Singapore celebrates its birthday on the 9th August every year with National Day. As an outside observer over our past few green-card-holding years, it appeared to be a display of military might (think Edinburgh Military Tattoo x 10), combined with an outpouring of National flag-waving pride (think Queenie's jubilee), and a great excuse for family gatherings that veer dangerously close to woozy schmaltz (think Hogmanay). Singapore's a young nation, with a harrowing twentieth-century history, and a hugely varied population (both in race and religion), so celebrating a common patriotism actually has a critically important role to play. National Day is wonderful.
In addition (for me at least) National Day marks the start of an endless season of festivities. One set of decorations, lights and school projects barely makes way for the next from now until next Easter: mid-autumn (lantern) festival looms, followed by the roaring arrival of the Formula 1, Deepavali, Christmas, New Year, Chinese New Year... and many more besides.
And so, thousands of miles away, in a suburban Scottish garden on a warm weekend afternoon, we tried to bring a little bit of the National Day fun home. There were lanterns, Good Morning towels and bags of kopi-O. There were little girls in cheong-sam and sarong kebaya, and little boys in merlion t-shirts. There were henna tattoos and faces painted with the Singapore flag. My hormonal nostalgia levels were cranked up to the max. But naturally, the most important element was the food (and whether my new kitchen would stand its first major test). And since nearly all the food was gleaned from the pages of some most delightful blogs, I thought I'd share some pictures and links with you here.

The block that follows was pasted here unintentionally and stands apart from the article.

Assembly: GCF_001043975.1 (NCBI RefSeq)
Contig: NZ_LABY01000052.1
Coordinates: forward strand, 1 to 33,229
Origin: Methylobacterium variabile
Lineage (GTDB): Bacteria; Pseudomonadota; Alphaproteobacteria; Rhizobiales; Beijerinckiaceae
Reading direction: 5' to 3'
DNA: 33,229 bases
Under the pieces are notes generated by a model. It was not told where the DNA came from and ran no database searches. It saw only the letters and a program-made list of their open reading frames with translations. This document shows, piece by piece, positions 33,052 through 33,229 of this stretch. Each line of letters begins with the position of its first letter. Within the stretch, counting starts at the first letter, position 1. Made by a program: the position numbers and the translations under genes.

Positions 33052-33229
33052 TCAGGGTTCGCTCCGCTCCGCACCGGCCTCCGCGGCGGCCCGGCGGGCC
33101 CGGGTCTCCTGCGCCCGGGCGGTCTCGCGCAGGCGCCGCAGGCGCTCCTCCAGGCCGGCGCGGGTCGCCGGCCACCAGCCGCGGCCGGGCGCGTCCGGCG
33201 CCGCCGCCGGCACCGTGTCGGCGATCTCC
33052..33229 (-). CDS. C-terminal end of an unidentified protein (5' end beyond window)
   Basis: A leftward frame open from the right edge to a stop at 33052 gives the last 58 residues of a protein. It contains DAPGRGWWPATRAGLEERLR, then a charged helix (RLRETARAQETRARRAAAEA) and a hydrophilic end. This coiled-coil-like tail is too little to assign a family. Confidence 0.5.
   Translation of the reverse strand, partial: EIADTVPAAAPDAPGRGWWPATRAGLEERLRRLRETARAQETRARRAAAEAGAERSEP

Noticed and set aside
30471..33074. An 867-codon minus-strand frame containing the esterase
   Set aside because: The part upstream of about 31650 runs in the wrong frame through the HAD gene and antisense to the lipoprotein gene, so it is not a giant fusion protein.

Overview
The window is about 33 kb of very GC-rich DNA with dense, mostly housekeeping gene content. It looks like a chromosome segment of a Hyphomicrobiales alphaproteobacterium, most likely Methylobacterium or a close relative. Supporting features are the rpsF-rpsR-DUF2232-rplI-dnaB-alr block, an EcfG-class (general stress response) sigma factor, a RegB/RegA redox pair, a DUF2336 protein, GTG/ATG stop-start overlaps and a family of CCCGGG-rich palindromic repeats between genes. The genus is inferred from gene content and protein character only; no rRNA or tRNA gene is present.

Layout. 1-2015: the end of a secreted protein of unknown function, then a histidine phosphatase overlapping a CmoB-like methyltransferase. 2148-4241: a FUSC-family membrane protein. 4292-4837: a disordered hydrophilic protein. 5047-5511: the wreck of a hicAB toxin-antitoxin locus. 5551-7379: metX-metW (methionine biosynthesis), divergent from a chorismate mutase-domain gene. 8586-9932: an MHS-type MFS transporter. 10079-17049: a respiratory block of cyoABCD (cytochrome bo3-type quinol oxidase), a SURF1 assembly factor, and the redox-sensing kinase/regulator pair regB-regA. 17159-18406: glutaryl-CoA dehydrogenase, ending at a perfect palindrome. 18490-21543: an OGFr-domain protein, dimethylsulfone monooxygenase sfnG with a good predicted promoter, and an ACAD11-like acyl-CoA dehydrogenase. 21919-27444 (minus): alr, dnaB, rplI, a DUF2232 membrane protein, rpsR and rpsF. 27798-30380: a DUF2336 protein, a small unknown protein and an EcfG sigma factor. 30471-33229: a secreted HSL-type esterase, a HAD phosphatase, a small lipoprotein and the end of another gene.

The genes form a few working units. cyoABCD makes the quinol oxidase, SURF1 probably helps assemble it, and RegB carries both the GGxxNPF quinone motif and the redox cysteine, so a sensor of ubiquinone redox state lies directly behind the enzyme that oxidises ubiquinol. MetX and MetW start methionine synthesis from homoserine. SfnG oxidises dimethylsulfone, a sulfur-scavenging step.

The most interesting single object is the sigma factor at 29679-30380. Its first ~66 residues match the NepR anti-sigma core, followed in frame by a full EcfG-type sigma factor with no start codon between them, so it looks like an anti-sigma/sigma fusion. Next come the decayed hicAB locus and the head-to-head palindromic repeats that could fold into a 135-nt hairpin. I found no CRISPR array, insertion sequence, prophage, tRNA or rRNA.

If you need to cater for 10 adults and 10 grazing kids, this menu works - I've done the test drive so that you don't have to!
Double quantities of these braised pig cheeks from North 19, using divine meat from Donald Russell online. This was an absolute triumph. I wasn't brave enough to attempt genuine cha siu bao, but if there was ever a wonderful, effortless second best, then this is it. 24 hours marinading in the fridge and then four hours in a low oven. With the gravy seeping into a white bread roll, it was simply delicious. Not authentically Singaporean perhaps, but I should've made double the double quantity. This recipe is a keeper.
|marinade for the pig cheeks|
And on the side? A huge double-quantity sized jar of Shu Han's Nonya achar. Now this really is Singaporean. And it was the absolute winner with the three guests who had actually lived in Singapore - proving that their spice tolerance has been well and truly recalibrated. My husband has been eating the leftovers straight from the jar since the last guests left.
|pig cheeks on the left, achar in the yellow bowl|
On the BBQ were three times the quantity of this Singaporean satay recipe from Cheryl Lu-Lien Tan's website (author of the wonderful "Tiger in the Kitchen" - a beautiful memoir of Singaporean home cooking). Spicy and delicious and served with hacked up cucumbers and red onions.
|satay and braised cheeks|
A few sausages on the grill, salads brought by friends, platters of watermelon, BBQ pineapple skewers, and cones of Jamie Oliver's frozen mango yoghurt covered all the bases.
|Jamie's frozen mango yoghurt, from his 30 minute book|
And once everyone had eaten their fill and gone home? We were, in true Straits style, famished! For more food, more festivals, and more Singapore.